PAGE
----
Many of the local news sites are still experimenting and beginning to define the type of video content they would like to produce. Below are lessons learned from a thesis study that examined how 10 local news sites in the Minneapolis-St. Paul, Minnesota, USA market used online video. The conclusions made here, are also gathered through interviews of editors at the respective organizations (Note: Several did not want or could not appear for publication as a result of organizational policies). The full study can be found here (beware it is about 60 pages in length). Here are the sites studied:

Presentation: How journalists can use social media

Posted on : 24-07-2009 | By : Vadim Lavrusik | In : Higher Education, Social Media

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Today I gave a workshop to college journalists from around the country at the Associated Collegiate Press Summer workshops. The title of the presentation was supposed to be, “Beyond Facebook and Twitter: Using Social Media as a Journalist.” Well, below are the results of the powerpoint I made. Though the presentation was for college journalists, the same principles apply.

Many of the key points come from the a Mashable post that I wrote a month back, but expanded on some of the example quite a bit. I would love some feedback. The college journalists seemed to respond well to it.

10 ways universities use social media to share information

Posted on : 15-07-2009 | By : Vadim Lavrusik | In : Facebook, Social Media, Twitter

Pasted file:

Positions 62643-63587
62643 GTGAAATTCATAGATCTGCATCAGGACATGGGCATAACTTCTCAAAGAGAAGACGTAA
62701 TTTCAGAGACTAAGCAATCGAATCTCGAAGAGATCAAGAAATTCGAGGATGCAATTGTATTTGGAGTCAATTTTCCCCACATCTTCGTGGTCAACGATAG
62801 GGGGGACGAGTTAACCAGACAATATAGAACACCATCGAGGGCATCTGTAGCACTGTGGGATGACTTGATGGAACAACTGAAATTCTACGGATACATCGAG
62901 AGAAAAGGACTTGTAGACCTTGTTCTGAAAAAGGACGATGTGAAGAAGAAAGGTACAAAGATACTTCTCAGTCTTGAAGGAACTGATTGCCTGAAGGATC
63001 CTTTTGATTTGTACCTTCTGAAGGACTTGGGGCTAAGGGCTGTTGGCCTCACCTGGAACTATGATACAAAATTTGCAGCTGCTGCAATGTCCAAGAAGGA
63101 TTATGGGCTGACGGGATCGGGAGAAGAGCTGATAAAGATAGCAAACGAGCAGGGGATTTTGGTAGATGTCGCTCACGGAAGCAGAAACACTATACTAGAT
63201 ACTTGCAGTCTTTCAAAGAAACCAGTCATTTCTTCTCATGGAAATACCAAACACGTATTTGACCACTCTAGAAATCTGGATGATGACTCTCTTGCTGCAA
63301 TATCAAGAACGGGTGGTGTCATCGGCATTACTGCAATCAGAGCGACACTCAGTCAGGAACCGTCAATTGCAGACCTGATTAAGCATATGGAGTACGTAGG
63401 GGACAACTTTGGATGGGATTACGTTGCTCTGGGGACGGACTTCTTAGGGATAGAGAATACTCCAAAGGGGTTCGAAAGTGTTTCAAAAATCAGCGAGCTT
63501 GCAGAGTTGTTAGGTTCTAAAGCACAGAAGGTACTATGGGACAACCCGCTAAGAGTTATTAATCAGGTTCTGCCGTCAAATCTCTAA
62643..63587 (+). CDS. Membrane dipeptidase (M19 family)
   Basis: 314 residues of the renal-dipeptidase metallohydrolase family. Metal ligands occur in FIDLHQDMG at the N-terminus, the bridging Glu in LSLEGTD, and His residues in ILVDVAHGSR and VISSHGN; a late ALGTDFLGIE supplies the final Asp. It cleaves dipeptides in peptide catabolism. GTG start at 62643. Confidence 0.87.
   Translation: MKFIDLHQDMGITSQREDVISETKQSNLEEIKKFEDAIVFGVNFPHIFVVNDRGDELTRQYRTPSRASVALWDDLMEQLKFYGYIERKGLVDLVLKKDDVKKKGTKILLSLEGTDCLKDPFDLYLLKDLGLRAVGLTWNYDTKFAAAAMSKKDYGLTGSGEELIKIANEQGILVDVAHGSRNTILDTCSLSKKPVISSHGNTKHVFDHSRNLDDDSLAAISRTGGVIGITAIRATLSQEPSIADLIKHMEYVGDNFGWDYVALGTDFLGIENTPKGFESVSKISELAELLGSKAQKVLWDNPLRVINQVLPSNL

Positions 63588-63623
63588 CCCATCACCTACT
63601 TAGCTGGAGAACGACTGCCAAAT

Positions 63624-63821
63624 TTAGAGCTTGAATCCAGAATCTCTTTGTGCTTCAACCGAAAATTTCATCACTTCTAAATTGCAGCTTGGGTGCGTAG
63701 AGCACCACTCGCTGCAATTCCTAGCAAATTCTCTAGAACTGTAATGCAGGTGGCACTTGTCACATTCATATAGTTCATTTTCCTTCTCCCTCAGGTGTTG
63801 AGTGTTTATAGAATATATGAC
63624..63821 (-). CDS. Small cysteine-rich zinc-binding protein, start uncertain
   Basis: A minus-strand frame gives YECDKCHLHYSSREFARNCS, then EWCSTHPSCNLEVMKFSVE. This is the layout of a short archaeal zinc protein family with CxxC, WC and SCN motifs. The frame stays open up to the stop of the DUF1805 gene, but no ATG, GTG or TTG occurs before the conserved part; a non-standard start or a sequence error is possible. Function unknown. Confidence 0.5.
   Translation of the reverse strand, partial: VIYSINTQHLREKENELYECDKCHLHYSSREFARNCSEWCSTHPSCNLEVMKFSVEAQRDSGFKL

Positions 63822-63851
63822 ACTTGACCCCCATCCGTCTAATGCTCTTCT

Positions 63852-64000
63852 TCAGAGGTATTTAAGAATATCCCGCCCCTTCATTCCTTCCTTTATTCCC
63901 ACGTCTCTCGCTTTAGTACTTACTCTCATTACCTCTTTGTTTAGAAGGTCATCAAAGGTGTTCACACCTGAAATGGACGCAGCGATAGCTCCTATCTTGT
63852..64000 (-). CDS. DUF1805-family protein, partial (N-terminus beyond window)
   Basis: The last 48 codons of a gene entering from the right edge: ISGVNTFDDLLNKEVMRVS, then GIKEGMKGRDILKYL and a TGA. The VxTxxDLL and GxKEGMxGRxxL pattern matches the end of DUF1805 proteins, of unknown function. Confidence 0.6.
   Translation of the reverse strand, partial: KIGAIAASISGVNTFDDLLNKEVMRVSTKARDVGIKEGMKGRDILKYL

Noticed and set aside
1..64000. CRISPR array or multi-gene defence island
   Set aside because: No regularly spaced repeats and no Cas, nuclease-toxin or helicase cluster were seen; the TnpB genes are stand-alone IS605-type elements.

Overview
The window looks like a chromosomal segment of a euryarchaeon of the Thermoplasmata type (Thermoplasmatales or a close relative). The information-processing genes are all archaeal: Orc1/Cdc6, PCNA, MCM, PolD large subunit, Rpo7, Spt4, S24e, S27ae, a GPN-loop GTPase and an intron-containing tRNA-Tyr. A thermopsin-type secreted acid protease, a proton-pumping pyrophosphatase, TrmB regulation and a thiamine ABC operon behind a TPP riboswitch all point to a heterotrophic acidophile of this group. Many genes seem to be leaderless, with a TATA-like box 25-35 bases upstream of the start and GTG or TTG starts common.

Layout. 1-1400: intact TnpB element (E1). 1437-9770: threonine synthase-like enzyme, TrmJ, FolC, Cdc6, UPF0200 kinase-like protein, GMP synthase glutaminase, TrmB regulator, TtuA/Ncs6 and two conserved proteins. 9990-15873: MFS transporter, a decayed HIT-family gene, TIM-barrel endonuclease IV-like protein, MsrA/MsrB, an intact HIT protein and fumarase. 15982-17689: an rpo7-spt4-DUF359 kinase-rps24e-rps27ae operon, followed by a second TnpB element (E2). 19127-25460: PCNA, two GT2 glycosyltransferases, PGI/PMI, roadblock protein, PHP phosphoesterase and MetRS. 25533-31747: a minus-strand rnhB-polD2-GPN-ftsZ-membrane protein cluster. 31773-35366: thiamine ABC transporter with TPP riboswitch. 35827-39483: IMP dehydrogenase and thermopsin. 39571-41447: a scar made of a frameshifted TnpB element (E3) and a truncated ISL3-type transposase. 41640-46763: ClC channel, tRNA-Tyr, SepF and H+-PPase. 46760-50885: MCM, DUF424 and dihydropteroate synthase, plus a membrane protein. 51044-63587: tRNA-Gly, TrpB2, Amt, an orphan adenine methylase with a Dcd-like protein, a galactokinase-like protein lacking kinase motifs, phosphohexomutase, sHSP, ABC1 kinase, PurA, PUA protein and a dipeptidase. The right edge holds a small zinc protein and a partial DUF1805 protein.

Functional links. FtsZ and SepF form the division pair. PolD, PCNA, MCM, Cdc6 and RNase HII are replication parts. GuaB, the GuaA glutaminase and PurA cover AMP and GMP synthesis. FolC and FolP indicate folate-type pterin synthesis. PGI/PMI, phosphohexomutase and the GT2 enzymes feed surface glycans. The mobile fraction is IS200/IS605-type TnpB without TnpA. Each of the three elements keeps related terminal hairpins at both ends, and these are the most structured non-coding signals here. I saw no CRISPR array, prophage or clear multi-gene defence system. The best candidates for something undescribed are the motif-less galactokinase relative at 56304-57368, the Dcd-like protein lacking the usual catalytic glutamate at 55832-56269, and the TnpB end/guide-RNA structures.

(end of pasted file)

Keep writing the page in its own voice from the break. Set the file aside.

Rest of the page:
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Excerpt from my Mashable.com post today that looks at how various universities are using social media:

Instead of focusing their attention on promoting information to mainstream media, some university public affairs offices are using the power of social media to engage the community directly. In many cases, social media tools like Facebook Pages have given universities an opportunity to speak to audiences on their own, reaching thousands of people interested in keeping up with news at the school and connecting with others on the social network.

University of Texas at Austin use of Twitter for emergencies.

University of Texas at Austin use of Twitter for emergencies.


Universities are constantly exploring new ways to use social media to fulfill their missions of engaging and sharing knowledge with their constituents. Below are just 10 highlights of how universities are using social media for public affairs. As always, please share other examples you have used or come across in the comments below.

The list includes things like emergency communication, Facebook office hours and more. Read the full post on Mashable.